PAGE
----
More than a quarter-century before Islanders coach Al Arbour discovered video as a conduit to four consecutive Stanley Cups, Conn Smythe had a version of the same idea with his Maple Leafs.
And, like Arbour, Smythe’s sextet won four Cups starting in 1947 and ending with the finale in the spring of 1951.
The only difference being that Toronto’s hockey boss employed celluloid films instead of videotape. What’s more, the Maple Leafs’ movies led to some bizarre episodes between Cup triumphs.
“Most of the time the movies worked,” recalled defenseman Jim Thomson, “but one afternoon we had to cut off the showing because the film somehow went up in flames.”
The innovative Smythe – like Arbour in the late 1970’s – was ahead of the game. Conn had decided that a regular movie show would detect on-ice errors that ordinarily would be missed by the media and Toronto’s coaching staff.
“When we weren’t playing up to par,” said forward Sid Smith, “we had to see films during one of our slumps or when (coach) Joe Primeau had a point that he wanted hammered home to us. He figured that the films would be best. And in some cases it helped us win championships.”
Smythe’s Theater never was more useful than during the 1951 Stanley Cup playoffs when Toronto was determined to dethrone the defending champion Red Wings. The Motor City sextet had finished the regular campaign with 101 points.
Only six points behind with 95 points, the Leafs defeated Boston, four games to one in the opening playoff round. Whether the Leafs won or lost, the movies were turned over to Primeau for serious study.
Smith: “The films were available a day or so after each game and had tremendous benefits as a means of pointing out team errors to the players themselves who now became movie-lovers of our own games.”
Meanwhile, in the other semifinal round, Detroit was upset by the under-.500 Canadiens, four games to two. Montreal’s ace, Maurice (Rocket) Richard, paced the Habs with a pair of critical sudden-death goals and now the Habs faced Primeau’s platoon with another chance to salvage a second victory.
That’s when Smythe went Hollywood again and turned even more earnestly to the Maple Leaf movies. So did the media. In fact I have a story in my scrapbook written by Al Nickleson, of the Toronto Globe and Mail explaining all about it.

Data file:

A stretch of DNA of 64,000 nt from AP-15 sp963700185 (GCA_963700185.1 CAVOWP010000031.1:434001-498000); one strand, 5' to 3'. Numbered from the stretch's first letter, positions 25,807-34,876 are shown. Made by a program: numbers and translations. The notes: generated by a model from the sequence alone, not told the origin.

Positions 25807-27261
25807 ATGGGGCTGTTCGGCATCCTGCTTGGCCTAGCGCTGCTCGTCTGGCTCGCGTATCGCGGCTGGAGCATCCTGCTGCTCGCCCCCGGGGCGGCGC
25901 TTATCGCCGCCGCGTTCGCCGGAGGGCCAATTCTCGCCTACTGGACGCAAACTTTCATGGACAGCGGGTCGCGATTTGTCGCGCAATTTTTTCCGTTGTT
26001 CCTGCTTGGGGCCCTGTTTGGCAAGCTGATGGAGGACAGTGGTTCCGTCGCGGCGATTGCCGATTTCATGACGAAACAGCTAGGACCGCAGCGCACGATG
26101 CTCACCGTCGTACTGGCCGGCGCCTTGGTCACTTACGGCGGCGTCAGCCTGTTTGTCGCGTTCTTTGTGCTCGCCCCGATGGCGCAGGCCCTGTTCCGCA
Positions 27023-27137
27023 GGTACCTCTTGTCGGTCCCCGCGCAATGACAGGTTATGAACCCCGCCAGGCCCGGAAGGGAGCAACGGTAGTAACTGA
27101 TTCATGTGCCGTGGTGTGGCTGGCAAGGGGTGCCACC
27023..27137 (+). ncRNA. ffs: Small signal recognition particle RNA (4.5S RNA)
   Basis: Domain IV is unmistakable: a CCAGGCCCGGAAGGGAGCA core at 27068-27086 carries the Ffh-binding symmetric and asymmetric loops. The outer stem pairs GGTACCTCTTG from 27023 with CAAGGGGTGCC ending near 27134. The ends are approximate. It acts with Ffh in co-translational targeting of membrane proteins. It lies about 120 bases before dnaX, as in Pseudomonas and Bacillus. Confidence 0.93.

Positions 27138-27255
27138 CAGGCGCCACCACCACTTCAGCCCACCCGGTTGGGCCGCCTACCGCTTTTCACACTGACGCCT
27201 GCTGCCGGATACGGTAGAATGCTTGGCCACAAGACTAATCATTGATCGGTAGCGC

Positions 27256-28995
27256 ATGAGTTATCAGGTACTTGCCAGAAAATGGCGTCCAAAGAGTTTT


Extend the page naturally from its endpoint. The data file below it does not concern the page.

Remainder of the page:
“Through the medium of the camera,” Nickelson wrote, “a play could be halted for study and the benefits derived were well worth the (filming) cost of $8,000 yearly.”
As the 1951 Cup Final unfolded, Primeau’s Leafs enjoyed a three games to one series lead, But after consulting the films, Gentleman Joe still was concerned about the one loss and wasted no time telling his players about it.
“Rocket Richard scored the winning goal in overtime for Montreal’s only win,” recalled Toronto defenseman Bill Juzda,” and Skipper Joe was concerned that he might do it again against us.
“The films showed what we had already seen on the ice, especially Rocket’s breakaway speed. If nothing else, it gave us ideas about stopping him in the fifth game. We knew that it could be the Cup-winner for us.”
Smythe didn’t limit his extra-curricular research to the films. Another first was the Maple Leafs use of a battery of individual clocks to keep tabs of each stick handlers tour on the ice.
Nickelson: “The average time – not counting overtime periods – came to16 minutes for a Leafs forward and 30 minutes for a defenseman.”
However, a center such as Max Bentley – he was the assist leader in the 1951 postseason – would get extra ice time, especially on the power play.
In Game 5, the Leafs cameraman already had films of a play that coach Primeau dreaded. Rocket Richard steamed down the left side beating Toronto goalie Al Rollins to give Montreal a 1-0 lead.
Near the end of the third period in Game 5, the Canadiens still led by a goal, 2-1. As a last resort, Primeau pulled goalie Rollins and inserted Bentley as his extra skater. Now Toronto enjoyed a 6-5 player advantage.
Based on previous films, the coach had laid out a blueprint for a winning power play. This time the movie would show Bentley dancing through the Montreal defense before setting up Tod Sloan with the tying, 2-2, goal.
When overtime began, Primeau warned his defensemen to focus on sudden-death scorer Richard because of The Rocket’s proclivity for delivering clutch goals.
“Any defenseman who crosses into the Montreal zone when Richard is on the ice,” warned Gentleman Joe, “will get hit with a $500 fine.”
Post-game – sure enough – the movies showed defenseman Bill Barilko breaking the rule as he dashed over the blue line before hammering the Cup-winner past goalie Gerry McNeil.
More film depicted Primeau racing on to the rink and hugging his husky defenseman. Sound was not available but later the coach allowed that he told Bashin’ Bill, “Forget about the $500 fine!”
But nobody forgot about the role played by Smythe’s innovative filming idea and its role in delivering four Cups in five years for Toronto; at the time an NHL record.
During an address before an audience of Torontonians long after the Leafs triumph, high-scoring Sid Smith unabashedly bragged about his club’s film innovation and how it helped Conn Smythe’s club win a fourth Cup in five years.
“The taking of motion pictures of games is one of the most important developments in big-league hockey today,” Smith asserted.
Nowadays, video replays and the off-ice study of games has become a very complicated, detailed – and yet routine – practice.
Perhaps the Islanders Al Arbour – first to exploit Smythe’s movie idea – was inspired by the headline following Smith address to Toronto fans. Believe it or not, I still have it in my scrapbook:
FILMS BIG FACTOR IN CUP VICTORY SID SMITH SAYS!